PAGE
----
• Chip from Chantilly

    Posted on 1/1/2021

    Crutchfield, You are truly the best company on the internet today to buy all forms of AVR, speakers, car systems and anything else which involves complex Stereo equipment solutions in today's ever changing world. Your prices are competitive and/or the best in the market place. I have purchased a number of your products and always satisfied. This article again exemplifies the excellence you provide as the common denominator! Keep up the good work!

    Commenter image

    Kramer Crane from Crutchfield

    on 1/5/2021

    Thank you for your kind words, Chip!
  • Sam from Baltimore, MD

    Posted on 3/10/2020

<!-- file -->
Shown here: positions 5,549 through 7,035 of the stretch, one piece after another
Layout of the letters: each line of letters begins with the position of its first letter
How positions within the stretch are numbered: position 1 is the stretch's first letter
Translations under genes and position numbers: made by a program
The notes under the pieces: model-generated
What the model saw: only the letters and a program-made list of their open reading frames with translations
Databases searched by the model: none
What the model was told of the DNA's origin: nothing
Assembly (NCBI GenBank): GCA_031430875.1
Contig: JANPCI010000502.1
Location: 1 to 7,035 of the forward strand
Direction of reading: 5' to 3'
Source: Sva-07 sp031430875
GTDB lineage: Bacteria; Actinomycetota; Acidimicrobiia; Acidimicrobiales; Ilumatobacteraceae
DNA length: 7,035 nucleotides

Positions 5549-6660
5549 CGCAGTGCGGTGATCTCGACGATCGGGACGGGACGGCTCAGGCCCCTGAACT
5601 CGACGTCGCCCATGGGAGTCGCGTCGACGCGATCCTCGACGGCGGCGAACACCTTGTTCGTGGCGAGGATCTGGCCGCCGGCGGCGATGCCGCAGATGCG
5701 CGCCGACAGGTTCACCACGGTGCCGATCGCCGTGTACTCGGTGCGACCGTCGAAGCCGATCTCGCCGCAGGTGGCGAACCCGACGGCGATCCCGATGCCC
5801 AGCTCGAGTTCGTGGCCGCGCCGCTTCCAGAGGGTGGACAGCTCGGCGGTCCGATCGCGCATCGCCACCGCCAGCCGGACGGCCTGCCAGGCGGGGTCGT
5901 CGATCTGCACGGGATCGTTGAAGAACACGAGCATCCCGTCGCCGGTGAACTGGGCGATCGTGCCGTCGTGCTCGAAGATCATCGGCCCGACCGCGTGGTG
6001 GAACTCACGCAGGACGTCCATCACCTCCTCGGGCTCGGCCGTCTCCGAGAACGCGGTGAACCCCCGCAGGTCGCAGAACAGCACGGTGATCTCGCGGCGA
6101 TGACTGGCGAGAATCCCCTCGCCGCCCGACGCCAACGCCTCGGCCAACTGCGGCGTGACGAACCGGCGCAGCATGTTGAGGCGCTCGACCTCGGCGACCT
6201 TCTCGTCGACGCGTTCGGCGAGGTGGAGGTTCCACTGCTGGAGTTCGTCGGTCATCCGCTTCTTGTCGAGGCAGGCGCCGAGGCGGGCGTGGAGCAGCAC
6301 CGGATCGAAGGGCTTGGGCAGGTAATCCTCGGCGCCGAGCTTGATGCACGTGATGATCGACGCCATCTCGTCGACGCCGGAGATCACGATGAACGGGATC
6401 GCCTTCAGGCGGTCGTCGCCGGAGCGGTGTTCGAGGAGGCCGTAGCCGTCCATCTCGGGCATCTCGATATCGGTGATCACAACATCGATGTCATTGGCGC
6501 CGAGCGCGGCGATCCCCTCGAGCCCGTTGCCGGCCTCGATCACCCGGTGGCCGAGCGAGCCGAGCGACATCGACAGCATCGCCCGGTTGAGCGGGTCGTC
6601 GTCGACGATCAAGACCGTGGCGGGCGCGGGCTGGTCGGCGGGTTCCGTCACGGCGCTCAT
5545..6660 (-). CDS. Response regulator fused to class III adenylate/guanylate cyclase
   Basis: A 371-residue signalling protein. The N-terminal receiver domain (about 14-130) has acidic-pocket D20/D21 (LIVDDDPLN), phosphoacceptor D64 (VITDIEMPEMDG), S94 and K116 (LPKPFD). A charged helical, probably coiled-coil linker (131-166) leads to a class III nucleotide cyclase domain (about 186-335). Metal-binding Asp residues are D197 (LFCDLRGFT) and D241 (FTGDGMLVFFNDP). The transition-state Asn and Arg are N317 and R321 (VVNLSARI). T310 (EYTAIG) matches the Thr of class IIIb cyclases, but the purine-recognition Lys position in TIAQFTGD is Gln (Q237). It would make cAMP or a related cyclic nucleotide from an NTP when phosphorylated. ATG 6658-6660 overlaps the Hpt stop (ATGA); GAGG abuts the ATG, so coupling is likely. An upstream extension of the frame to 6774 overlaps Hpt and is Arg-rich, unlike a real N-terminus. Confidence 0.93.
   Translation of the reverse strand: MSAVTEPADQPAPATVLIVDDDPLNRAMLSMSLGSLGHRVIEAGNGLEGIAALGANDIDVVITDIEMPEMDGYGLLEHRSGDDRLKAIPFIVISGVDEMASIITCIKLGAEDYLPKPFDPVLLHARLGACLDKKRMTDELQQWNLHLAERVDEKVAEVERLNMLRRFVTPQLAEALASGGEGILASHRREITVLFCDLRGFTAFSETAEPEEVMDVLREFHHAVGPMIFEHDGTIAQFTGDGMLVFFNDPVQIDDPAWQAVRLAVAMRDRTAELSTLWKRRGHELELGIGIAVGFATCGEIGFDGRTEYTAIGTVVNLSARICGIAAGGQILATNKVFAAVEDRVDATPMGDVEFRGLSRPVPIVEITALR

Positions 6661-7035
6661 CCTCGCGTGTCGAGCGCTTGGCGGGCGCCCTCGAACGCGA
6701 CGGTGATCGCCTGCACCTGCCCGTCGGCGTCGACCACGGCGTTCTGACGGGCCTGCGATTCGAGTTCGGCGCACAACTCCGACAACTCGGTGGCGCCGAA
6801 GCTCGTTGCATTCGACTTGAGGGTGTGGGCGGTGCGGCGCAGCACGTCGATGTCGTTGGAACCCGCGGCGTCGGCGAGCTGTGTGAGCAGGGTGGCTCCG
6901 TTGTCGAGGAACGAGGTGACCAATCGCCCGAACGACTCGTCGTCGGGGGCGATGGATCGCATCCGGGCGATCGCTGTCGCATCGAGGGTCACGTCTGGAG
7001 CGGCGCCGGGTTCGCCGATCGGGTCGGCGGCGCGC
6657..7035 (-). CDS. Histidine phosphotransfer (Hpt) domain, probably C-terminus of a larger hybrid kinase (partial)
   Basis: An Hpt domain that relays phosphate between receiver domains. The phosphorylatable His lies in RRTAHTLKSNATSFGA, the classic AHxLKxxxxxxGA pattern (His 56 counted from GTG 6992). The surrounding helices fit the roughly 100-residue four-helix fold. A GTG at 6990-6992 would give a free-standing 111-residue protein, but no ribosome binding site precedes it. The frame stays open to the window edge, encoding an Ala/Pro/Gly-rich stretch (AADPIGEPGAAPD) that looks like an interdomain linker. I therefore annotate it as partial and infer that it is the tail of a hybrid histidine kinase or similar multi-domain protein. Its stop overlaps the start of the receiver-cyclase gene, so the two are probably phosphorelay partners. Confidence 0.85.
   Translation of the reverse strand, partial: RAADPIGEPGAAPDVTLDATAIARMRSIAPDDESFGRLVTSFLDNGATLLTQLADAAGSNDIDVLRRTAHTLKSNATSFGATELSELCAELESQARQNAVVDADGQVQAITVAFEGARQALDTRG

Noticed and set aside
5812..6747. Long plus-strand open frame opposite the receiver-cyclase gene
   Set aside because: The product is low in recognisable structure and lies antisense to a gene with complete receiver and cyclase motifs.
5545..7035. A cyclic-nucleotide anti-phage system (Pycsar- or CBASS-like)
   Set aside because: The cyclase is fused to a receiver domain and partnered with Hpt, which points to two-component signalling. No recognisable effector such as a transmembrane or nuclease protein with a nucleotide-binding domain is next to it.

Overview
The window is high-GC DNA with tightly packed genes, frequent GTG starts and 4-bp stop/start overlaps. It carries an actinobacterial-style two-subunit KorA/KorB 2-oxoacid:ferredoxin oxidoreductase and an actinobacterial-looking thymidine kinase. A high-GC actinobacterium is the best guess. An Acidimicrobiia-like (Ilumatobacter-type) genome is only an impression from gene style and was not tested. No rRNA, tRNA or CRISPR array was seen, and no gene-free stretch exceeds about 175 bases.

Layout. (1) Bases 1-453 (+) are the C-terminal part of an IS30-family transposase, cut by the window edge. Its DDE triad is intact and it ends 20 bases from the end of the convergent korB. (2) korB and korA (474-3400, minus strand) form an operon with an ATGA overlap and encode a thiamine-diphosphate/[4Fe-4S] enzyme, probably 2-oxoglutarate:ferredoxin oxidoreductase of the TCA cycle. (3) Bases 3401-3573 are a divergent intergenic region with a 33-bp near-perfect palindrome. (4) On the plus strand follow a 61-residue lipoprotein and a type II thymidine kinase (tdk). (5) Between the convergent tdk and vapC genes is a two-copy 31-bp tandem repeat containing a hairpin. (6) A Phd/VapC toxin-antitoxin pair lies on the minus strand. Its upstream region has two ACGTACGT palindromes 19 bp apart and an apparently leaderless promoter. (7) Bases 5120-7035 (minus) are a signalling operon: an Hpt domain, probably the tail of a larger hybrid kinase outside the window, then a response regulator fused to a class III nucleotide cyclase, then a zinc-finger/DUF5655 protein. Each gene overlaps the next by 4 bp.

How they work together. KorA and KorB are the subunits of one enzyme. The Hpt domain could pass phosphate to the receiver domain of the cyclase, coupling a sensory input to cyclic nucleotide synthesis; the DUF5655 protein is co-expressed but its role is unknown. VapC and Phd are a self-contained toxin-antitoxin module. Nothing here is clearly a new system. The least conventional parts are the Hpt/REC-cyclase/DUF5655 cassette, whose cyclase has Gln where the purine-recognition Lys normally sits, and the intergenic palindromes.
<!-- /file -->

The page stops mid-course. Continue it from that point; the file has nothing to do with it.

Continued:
Digital to analog - I think people have it wrong. A speaker is an analog device. Power supplies are analog, too. Just because the source is digital, a speaker can't move for point A to B point without crossing all the space between the two points. Power Supplies, too. You can't magically go for 0 to 1000. There's a power curve which again would be a continuous analog curve. ( Probably steep, but still analog.)

  • Tracy from Prescott

    Posted on 1/13/2020

    Bluetooth out for wireless headphones or AirPods is a must. You should add that to your features. Denon 2019 has it.

  • Ken from Little River

    Posted on 12/6/2019

    I'll stick with my Harman Kardon AVR-7200, haven't found anything to change my mind yet.

  • Tom from Eugene, OR

    Posted on 10/25/2019